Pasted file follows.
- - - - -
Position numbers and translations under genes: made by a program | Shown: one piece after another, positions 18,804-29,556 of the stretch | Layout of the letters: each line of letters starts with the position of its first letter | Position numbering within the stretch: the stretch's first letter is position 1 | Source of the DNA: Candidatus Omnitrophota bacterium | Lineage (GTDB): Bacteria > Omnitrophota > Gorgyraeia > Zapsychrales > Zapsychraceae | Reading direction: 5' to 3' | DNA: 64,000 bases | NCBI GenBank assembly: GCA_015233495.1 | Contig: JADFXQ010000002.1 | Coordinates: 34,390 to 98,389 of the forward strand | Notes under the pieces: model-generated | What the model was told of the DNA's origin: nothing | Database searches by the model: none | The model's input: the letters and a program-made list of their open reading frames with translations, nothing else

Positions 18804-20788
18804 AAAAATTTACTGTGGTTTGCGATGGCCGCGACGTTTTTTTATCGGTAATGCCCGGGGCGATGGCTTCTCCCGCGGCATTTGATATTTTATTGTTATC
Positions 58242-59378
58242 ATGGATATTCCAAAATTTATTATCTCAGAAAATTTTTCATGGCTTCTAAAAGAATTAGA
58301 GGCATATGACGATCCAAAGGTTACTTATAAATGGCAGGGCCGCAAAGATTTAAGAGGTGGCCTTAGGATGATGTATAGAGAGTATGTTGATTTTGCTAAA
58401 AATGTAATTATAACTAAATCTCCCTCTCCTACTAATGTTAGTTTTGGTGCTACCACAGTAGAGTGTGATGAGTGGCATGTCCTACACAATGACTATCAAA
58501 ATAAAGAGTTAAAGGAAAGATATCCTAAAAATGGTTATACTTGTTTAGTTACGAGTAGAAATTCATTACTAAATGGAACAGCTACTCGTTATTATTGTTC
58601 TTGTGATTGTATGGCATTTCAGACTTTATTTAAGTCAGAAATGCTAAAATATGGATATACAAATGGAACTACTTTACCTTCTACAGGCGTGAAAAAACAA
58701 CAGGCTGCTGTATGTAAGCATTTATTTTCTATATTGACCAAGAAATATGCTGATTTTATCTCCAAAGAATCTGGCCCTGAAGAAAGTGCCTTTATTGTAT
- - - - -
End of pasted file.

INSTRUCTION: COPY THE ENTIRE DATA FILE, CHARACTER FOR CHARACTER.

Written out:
Position numbers and translations under genes: made by a program | Shown: one piece after another, positions 18,804-29,556 of the stretch | Layout of the letters: each line of letters starts with the position of its first letter | Position numbering within the stretch: the stretch's first letter is position 1 | Source of the DNA: Candidatus Omnitrophota bacterium | Lineage (GTDB): Bacteria > Omnitrophota > Gorgyraeia > Zapsychrales > Zapsychraceae | Reading direction: 5' to 3' | DNA: 64,000 bases | NCBI GenBank assembly: GCA_015233495.1 | Contig: JADFXQ010000002.1 | Coordinates: 34,390 to 98,389 of the forward strand | Notes under the pieces: model-generated | What the model was told of the DNA's origin: nothing | Database searches by the model: none | The model's input: the letters and a program-made list of their open reading frames with translations, nothing else

Positions 18804-20788
18804 AAAAATTTACTGTGGTTTGCGATGGCCGCGACGTTTTTTTATCGGTAATGCCCGGGGCGATGGCTTCTCCCGCGGCATTTGATATTTTATTGTTATC
Positions 58242-59378
58242 ATGGATATTCCAAAATTTATTATCTCAGAAAATTTTTCATGGCTTCTAAAAGAATTAGA
58301 GGCATATGACGATCCAAAGGTTACTTATAAATGGCAGGGCCGCAAAGATTTAAGAGGTGGCCTTAGGATGATGTATAGAGAGTATGTTGATTTTGCTAAA
58401 AATGTAATTATAACTAAATCTCCCTCTCCTACTAATGTTAGTTTTGGTGCTACCACAGTAGAGTGTGATGAGTGGCATGTCCTACACAATGACTATCAAA
58501 ATAAAGAGTTAAAGGAAAGATATCCTAAAAATGGTTATACTTGTTTAGTTACGAGTAGAAATTCATTACTAAATGGAACAGCTACTCGTTATTATTGTTC
58601 TTGTGATTGTATGGCATTTCAGACTTTATTTAAGTCAGAAATGCTAAAATATGGATATACAAATGGAACTACTTTACCTTCTACAGGCGTGAAAAAACAA
58701 CAGGCTGCTGTATGTAAGCATTTATTTTCTATATTGACCAAGAAATATGCTGATTTTATCTCCAAAGAATCTGGCCCTGAAGAAAGTGCCTTTATTGTAT